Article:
Can't find a guy to marry? It's not you, it's a shortage of suitable males, one expert says.
Dismissing common explanations such as a "hookup culture" in big cities and some college environments, business writer Jon Birger says in a new book, "Date-onomics," it's a numbers game. If there are more available women than men, then the males will have the upper hand in dating, with some avoiding commitment while they look for a "better" prospect. Nationally, he said, college campuses are 57 percent female to 43 percent male.
Birger tested his theory in religious communities where marrying within the faith is emphasized, such as Orthodox Judaism and The Church of Jesus Christ of Latter-day Saints. He claims it held up. "I wanted to show that God-fearing folks steeped in old-fashioned values are just as susceptible to the effects of shifting sex ratios" as the non-religious were, he wrote.
Using data from a 2011 Trinity College analysis of Mormon population in the United States, Birger wrote, "There are now 150 Mormon women for every 100 Mormon men in the state of Utah — a 50 percent oversupply of women." Because there's so much choice for men, he adds, they hold out for the "perfect" mate, while women age out of the pool of eligible singles.
Orthodox Judaism comprises approximately 10 percent of America's 5.3 million Jews, according to data released this week by the Pew Research Center. Birger cited research showing "for every 100 22-year-old men in the Orthodox dating pool, there are 112 19-year-old women — 12 percent more women than men," again leading to an excess of females in a community where the males typically wed younger women.
These gaps may result in what could be seen as desperate measures, Birger wrote. In the Orthodox Jewish community, a dowry in the tens of thousands of dollars may be offered to help a young couple set up a home. For Mormon women, Birger reported, there may be a greater emphasis on appearance, even involving plastic surgery to appear more attractive.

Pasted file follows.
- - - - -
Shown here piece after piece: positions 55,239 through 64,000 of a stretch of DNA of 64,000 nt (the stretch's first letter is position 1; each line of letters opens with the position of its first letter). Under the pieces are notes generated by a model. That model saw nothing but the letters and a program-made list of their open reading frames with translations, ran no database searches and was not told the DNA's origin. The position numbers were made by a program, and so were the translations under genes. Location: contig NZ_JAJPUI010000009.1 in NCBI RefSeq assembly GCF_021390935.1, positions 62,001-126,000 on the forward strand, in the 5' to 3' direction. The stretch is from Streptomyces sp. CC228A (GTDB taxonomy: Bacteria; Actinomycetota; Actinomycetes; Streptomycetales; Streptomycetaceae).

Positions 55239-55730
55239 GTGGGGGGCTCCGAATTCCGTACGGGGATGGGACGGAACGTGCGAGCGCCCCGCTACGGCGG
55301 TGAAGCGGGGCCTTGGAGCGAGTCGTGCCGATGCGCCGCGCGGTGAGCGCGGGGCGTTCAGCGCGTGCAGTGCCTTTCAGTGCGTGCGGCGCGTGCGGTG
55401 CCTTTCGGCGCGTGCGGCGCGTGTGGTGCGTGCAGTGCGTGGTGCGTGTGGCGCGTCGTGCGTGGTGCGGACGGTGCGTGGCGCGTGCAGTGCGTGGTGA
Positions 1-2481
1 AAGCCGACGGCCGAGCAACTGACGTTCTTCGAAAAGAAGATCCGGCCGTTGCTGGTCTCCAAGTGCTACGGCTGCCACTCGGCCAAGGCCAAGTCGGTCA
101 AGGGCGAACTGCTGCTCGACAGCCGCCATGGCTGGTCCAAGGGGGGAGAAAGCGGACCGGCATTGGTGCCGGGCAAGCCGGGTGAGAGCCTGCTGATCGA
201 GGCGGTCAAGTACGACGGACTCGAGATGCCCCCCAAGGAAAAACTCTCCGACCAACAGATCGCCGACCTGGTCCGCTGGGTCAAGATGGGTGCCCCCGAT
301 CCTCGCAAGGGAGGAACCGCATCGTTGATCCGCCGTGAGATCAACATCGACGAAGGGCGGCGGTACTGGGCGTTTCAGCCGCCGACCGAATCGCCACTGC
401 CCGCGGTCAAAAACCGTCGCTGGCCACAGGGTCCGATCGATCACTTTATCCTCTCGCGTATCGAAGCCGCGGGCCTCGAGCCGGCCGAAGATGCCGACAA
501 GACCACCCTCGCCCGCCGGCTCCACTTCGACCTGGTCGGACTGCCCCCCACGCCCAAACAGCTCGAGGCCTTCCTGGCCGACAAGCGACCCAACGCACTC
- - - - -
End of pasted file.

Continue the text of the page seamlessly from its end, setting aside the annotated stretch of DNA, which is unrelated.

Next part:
Another relationship expert agreed it isn't societal changes such as the widely discussed "hookup culture" influencing the shortage as much as it is plain numbers and increasing incompatibility.
"There's an oversupply of successful women," said Wendy Walsh, an adjunct psychology professor at California State University and author of "The 30-Day Love Detox." Walsh said "women are getting educated in droves. For every two men that graduate (college), there are three women. Fewer peer men are keeping up and women are not looking at (those males) as potential mates."
To be sure, the disparity exists in other faiths and leaders are making efforts to facilitate introductions and keep young adults involved and eligible to marry like-minded believers within the faith.
Faith marriage crisis
Beyond the numbers, there are cultural factors at play within religious communities, such as the LDS and Orthodox Jewish cultures which emphasize marrying within the faith.
For Orthodox Jews, having deep religious compatibility aids in establishing a home supporting orthodox principles. To foster such unions, they have a long-standing tradition called "shidduch," or a matchmaker's introduction between two singles.
But Efrat Sobolofsky, director of the YUConnects organization at Yeshiva University in New York City, said today's young Orthodox Jews face a different environment than their parents. Thanks to social media, it's possible "to find out all the things about people" before agreeing to a meeting.
"People conclude they have a lot of options in front of them, so they can quickly swipe through and dismiss the people" before an introduction can be arranged, she said.
For Mormons, marriage is viewed as a matter of one's eternal destiny. The late LDS Church President Spencer W. Kimball said in a 1976 address, "Without proper and successful marriage, one will never be exalted." LDS doctrine "also provides that those who are unable to marry in this life but remain faithful will have that opportunity in the eternities," spokesman Eric Hawkins added.
But, "there has been a cultural shift that has affected Latter-day Saint young men so that fewer are willing to take the great leap of faith that is required to marry when still relatively young," said David C. Dollahite, a Family Life professor at church-owned Brigham Young University in Provo.